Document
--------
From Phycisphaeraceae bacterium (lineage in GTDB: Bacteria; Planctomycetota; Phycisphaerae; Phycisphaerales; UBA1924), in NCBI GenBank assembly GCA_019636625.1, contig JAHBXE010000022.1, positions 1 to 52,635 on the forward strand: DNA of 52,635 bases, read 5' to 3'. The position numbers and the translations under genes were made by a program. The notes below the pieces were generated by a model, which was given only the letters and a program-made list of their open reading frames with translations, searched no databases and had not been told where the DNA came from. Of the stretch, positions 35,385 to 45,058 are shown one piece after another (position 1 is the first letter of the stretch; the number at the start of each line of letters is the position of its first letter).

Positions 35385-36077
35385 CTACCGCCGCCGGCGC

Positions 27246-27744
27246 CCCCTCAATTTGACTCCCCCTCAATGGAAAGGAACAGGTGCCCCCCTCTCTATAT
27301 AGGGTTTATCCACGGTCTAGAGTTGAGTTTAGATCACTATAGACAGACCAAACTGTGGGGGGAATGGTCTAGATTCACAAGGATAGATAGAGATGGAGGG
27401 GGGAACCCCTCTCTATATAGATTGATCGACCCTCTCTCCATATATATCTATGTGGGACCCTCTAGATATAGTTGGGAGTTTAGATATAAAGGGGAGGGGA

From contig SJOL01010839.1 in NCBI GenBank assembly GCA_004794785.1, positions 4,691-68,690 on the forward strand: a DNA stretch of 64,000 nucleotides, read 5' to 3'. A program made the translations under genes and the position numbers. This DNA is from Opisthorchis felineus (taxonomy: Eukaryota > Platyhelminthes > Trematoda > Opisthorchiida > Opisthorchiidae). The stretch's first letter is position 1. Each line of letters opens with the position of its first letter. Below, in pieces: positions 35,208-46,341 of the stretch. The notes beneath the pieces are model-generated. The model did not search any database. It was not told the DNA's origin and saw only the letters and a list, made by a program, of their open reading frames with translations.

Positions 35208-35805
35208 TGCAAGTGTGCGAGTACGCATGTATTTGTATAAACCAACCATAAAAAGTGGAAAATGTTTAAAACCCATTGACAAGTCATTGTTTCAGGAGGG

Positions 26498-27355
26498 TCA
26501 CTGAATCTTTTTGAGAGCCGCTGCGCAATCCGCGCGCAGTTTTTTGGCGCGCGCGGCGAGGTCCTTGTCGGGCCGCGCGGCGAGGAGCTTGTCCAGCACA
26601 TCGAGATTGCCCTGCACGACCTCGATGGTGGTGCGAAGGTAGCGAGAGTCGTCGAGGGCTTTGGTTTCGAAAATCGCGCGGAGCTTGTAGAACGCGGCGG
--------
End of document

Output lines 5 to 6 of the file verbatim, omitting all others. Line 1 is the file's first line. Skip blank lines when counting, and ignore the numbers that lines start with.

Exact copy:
27246 CCCCTCAATTTGACTCCCCCTCAATGGAAAGGAACAGGTGCCCCCCTCTCTATAT
27301 AGGGTTTATCCACGGTCTAGAGTTGAGTTTAGATCACTATAGACAGACCAAACTGTGGGGGGAATGGTCTAGATTCACAAGGATAGATAGAGATGGAGGG